Q3. What is the best option for me?
A3. How many different shades of grey are there? Horses for courses. One should not just assess the eyelids. The relationship of the eyelids to the brows (depending upon racial characteristics, sun exposure, contact lens wear, age, etc) has to be considered. Asymmetry of the face (we all have asymmetric faces) becomes slowly-but-surely more apparent as we age and this applies to the periorbital area and eyelids as well. People forget to look at the position of the lower eyelids when addressing a droopy eyelid or eyelids. We will all have one lower lid a little different (lower, fuller, etc) when compared to the other. So, after an assessment of all these factors, and with the help of a full-face photograph, options can be discussed.
Q 4. When should one-sided droop of an eyelid be repaired? Should I wait until both sides droop?
This is simple. If a slightly droopy eyelid does not bother you functionally or cosmetically, leave it well alone. Mild and even moderate asymmetry of the face and the eyelids is common. If you choose to have surgery on the droopy upper eyelid only, be prepared to see asymmetry after surgery with the operated side looking higher than the unoperated side.
This patient underwent an anterior approach left upper eyelid ptosis repair. The orbital septum was opened and the fat released but no fat was removed. The fat was advanced to fill the deep superior sulcus and attached to the orbicularis to provide a fullness above the eyelid skin crease. The eyelid skin crease was recreated with imbrication sutures which picked up the levator aponeurosis in the eyelid skin closure.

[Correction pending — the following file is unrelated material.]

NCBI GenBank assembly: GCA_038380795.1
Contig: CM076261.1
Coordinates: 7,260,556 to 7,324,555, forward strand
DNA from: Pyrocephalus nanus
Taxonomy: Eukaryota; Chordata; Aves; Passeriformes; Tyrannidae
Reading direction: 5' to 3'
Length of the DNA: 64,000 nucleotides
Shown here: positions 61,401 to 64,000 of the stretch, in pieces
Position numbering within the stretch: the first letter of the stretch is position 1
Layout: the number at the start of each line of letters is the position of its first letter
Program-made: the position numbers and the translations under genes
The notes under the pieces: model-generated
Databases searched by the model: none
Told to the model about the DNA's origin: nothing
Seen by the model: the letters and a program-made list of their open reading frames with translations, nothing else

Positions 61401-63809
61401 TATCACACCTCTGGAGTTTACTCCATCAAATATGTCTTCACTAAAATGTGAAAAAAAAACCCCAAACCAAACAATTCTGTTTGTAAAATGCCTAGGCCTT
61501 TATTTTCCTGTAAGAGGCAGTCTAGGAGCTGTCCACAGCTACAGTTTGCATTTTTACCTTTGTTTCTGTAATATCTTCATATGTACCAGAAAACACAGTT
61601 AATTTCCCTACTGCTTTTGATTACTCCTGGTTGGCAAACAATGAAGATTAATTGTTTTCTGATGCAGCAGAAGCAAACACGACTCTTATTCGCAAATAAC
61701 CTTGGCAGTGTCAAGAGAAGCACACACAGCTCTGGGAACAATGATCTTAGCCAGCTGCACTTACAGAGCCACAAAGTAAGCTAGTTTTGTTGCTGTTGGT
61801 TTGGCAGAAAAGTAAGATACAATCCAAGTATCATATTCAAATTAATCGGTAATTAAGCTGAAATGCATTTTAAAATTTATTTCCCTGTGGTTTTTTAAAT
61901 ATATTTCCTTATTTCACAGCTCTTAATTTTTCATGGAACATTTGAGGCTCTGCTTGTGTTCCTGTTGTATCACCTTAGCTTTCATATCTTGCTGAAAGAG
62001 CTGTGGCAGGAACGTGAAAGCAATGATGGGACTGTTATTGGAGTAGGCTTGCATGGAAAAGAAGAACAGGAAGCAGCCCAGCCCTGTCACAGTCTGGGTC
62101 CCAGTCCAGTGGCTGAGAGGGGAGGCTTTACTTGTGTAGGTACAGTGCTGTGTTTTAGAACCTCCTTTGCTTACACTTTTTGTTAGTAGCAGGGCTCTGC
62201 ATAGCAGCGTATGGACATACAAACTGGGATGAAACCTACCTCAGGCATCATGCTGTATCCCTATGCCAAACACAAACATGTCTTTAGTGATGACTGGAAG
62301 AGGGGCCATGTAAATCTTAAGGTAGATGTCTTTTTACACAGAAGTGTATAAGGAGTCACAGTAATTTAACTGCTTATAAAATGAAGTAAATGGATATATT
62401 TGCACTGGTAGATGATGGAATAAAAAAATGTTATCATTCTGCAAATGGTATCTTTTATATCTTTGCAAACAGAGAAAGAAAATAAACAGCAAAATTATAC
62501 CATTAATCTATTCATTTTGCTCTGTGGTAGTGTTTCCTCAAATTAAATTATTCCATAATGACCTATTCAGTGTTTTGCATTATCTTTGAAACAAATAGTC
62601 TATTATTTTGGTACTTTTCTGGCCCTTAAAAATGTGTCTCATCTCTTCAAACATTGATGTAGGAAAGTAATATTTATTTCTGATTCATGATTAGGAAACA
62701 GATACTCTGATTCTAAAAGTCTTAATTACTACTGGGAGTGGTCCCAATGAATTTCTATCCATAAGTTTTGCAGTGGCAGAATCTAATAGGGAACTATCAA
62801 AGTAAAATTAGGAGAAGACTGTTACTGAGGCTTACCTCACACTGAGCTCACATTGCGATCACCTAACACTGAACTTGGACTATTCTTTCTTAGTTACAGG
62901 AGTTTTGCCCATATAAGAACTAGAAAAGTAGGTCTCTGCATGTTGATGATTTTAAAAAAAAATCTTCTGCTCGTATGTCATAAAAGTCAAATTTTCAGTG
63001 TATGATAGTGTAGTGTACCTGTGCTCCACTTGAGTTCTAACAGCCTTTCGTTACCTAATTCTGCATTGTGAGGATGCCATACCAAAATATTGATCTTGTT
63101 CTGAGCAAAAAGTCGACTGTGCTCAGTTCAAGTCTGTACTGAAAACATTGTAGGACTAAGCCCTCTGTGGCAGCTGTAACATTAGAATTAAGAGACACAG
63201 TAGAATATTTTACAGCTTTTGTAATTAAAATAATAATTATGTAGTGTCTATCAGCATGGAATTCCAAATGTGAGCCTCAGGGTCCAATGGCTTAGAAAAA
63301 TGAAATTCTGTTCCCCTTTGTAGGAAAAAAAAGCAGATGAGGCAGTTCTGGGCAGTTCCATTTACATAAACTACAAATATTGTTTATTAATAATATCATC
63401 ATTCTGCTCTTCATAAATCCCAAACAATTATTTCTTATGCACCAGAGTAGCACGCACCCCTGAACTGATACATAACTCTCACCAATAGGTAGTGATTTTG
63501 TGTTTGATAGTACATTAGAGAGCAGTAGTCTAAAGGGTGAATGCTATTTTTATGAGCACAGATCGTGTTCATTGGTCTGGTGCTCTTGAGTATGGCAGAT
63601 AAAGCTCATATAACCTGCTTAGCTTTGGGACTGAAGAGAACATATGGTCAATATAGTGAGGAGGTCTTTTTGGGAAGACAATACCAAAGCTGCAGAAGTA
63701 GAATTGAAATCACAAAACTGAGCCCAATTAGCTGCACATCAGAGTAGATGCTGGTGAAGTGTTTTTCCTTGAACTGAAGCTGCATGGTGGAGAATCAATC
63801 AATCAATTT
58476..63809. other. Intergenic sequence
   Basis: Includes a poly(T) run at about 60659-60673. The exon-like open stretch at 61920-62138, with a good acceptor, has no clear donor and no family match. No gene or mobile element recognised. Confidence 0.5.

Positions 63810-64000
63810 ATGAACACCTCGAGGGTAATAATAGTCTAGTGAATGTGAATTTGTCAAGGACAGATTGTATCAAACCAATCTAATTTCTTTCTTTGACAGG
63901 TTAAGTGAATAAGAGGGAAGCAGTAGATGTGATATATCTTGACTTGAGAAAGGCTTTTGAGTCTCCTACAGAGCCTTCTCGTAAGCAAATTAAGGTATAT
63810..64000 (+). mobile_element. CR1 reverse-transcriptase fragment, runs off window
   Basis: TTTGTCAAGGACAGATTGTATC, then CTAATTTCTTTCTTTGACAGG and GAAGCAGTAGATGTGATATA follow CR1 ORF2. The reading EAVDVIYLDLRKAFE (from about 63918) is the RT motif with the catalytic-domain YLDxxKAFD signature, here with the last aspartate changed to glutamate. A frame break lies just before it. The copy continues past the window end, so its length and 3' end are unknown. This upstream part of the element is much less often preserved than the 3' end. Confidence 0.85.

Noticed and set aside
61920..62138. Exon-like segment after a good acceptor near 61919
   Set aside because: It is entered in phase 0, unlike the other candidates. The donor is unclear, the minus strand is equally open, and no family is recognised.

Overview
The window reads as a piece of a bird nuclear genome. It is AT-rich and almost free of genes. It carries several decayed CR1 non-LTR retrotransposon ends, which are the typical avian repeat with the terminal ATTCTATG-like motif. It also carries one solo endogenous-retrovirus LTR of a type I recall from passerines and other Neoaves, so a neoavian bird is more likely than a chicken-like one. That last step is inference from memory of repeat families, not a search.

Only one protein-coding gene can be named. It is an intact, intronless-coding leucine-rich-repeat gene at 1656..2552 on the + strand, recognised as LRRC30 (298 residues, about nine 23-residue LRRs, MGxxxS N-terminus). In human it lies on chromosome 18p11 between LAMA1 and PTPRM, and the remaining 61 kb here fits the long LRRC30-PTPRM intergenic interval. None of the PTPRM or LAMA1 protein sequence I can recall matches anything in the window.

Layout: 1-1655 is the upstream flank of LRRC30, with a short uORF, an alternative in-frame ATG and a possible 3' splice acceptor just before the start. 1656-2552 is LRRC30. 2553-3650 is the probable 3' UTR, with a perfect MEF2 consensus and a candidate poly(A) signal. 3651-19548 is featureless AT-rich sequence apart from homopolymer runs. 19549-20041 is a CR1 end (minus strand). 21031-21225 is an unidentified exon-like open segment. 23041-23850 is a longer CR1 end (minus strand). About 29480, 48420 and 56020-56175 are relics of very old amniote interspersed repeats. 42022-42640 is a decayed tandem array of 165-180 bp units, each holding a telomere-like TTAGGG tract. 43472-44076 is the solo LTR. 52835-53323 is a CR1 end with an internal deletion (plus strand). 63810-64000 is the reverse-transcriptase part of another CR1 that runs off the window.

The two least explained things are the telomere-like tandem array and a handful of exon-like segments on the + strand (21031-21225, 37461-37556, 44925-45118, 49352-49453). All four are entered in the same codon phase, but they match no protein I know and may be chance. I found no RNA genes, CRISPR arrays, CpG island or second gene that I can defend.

The patients’ appearance two months after surgery was as follows:
Note the following:
- The left brow that was higher than the right brow has relaxed and is about the same height as the right brow.
- The left ptosis is corrected with an improvement in the skin crease and an improvement in the left deep superior sulcus.
- The right upper eyelid now looks ptotic. However, the corneal reflex-lid margin distance is only slightly smaller.
- Note that the right superior sulcus is now deeper and the skin crease appears much higher. With Hering’s law, when the stimulus to keep the opposite eyelid up is removed, the levator will relax and any underlying levator disinsertion may become manifest with a difference in the skin crease (which will be higher) and the sulcus (which will be deeper as the disinserted levator and the attached septum pull back revealing the deeper superior sulcus. It is important to remember that this type of apparent deepening of the superior sulcus with Hering’s law is frequently missed and the patient my wrongly assume that the surgeon caused this quite dramatic difference.
- Note the correction of the prominent medial fat pad on the left and also the correction of the medial flattening of the upper eyelid.
- By recreating the skin crease, we can also evert the ptotic eyelashes as was done here.
This particular patient was still not bothered visually by the right upper eyelid so she elected not to have any surgery on the right side. However, other patients may choose to have the now apparent droop of the right upper eyelid corrected. The surgeon should aim to give the patient a symmetrical skin crease, and fill the superior hollow (sulcus) to achieve as much symmetry as possible. This surgery may be performed at any time the patient wishes.
- Gay AJ, Salmon ML, Windsor CE. Hering’s law, the levators, and their relationship in disease states. Arch Ophthalmol 1967;77(2):157-160 https://pubmed.ncbi.nlm.nih.gov/6019006/
- Koka K, Patel BCK. Ptosis Correction. StatPearls, Treasure Island (FL): StatPearls Publishing. July 2021. https://pubmed.ncbi.nlm.nih.gov/30969650/
- Wong MB, Maamari RN, Couch SM. Contralateral eyelid elevation following unilateral upper eyelid retraction repair. Orbit 2021 May 25:1-5 https://pubmed.ncbi.nlm.nih.gov/34030599/